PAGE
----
Originally Posted by dhazeghi
... Moreover, almost all the better lenses are primes, and the bang for the buck on those is quite poor compared to zooms (usually you need 2 or 3 primes to replace a single zoom).
I would venture here to make the case both for primes, and for purchasing the best "glass" one can afford. Be forewarned, this response to DH is long and some will find it wearisome
. Readers are forgiven if they bypass this response entirely, and it is to be expected that many will disagree with my reasoning.
It being conceded that multiple primes by definition are needed to replace a single zoom, sometimes having the extra sharpness/resolution an excellent prime can offer allows one to crop and enlarge the photograph and maintain print quality. It is, of course, a truism that zoom lenses offer the ability to "crop within the camera" at the moment the photograph is made; however other than for fast moving subjects, such as a basketball player making a sudden move, there is generally sufficient time to mount a different lens if required.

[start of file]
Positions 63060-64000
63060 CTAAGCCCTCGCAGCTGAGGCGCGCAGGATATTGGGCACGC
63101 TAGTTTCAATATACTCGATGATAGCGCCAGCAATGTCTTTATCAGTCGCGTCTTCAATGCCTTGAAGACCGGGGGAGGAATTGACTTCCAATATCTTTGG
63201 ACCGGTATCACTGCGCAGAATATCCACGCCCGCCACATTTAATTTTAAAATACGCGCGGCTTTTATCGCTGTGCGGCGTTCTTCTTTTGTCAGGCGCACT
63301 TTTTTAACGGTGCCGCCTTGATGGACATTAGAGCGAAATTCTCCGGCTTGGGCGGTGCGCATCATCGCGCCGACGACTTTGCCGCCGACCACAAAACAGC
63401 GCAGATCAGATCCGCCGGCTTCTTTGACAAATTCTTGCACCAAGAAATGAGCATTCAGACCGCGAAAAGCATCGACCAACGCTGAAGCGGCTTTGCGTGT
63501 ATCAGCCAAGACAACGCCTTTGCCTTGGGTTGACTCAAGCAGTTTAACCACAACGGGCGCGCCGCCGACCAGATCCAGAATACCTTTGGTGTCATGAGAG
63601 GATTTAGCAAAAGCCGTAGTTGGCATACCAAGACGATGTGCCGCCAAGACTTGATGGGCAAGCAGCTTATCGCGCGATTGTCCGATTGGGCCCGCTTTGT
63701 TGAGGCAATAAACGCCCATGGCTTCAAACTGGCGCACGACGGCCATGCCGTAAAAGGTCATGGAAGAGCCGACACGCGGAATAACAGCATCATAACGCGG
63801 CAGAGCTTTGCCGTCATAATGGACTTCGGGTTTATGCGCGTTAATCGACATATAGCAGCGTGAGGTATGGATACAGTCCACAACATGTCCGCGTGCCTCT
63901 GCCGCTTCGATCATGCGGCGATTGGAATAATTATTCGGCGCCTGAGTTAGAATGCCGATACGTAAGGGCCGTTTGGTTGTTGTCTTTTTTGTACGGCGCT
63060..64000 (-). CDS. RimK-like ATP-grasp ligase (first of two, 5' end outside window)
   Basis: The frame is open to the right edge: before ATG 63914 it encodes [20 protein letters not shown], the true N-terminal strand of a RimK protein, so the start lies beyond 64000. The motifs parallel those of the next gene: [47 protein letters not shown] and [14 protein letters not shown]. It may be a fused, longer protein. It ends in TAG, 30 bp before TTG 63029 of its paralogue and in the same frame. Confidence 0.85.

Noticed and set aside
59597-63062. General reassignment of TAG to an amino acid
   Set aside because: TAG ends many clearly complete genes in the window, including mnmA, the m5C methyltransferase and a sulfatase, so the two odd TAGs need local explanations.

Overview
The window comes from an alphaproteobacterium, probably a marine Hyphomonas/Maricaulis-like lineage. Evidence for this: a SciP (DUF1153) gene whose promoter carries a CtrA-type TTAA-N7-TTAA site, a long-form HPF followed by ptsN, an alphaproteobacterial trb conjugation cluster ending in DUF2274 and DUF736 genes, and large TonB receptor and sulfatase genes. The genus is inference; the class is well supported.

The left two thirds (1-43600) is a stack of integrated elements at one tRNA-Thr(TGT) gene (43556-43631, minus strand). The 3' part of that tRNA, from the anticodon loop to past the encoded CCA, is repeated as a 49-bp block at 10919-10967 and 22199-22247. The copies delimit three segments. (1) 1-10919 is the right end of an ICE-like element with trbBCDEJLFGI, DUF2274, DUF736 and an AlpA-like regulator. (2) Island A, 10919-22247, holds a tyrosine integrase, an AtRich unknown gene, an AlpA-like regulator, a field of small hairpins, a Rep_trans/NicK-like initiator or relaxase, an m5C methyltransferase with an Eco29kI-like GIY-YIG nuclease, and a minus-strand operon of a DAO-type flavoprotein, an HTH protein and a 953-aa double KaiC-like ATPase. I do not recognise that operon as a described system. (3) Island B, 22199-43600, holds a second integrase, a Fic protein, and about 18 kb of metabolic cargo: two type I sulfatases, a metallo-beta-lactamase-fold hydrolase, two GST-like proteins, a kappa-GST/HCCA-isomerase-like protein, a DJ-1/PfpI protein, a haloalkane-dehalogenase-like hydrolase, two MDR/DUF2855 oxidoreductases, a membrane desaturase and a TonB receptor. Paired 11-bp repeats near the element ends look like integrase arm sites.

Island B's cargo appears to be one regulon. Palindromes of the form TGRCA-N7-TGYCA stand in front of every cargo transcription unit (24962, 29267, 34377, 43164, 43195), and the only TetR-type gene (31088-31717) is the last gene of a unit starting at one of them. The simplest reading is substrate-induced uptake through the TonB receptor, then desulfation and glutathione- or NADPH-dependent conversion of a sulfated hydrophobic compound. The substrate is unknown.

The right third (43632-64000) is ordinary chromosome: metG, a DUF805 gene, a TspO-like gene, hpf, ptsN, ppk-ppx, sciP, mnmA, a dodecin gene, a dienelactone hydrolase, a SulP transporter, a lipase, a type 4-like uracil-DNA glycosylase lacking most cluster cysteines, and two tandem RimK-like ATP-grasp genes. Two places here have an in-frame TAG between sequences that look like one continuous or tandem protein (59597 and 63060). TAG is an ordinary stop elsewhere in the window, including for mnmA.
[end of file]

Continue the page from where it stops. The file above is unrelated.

There is little time during a sports event to change lenses; one either carries multiple bodies with different lenses, mounts a zoom lens, or both. A fast breaking power forward does not pause to allow the photographer to swap out the 90mm lens for a 200mm lens to catch the shot at the other end of the court.
However while making street photos or vacation photos or landscape photos I would argue that one generally knows the focal length needed before the shoot begins and that if a change is needed there is generally time to make the swap. As noted above, an excellent prime lens allows one to crop an image during post processing without undue loss of quality, so making a lens change is not required as often as one might assume. Prime lenses are, in general, both less expensive and lighter than zooms, and are certainly less complicated optically which means that fewer compromises must be made in engineering.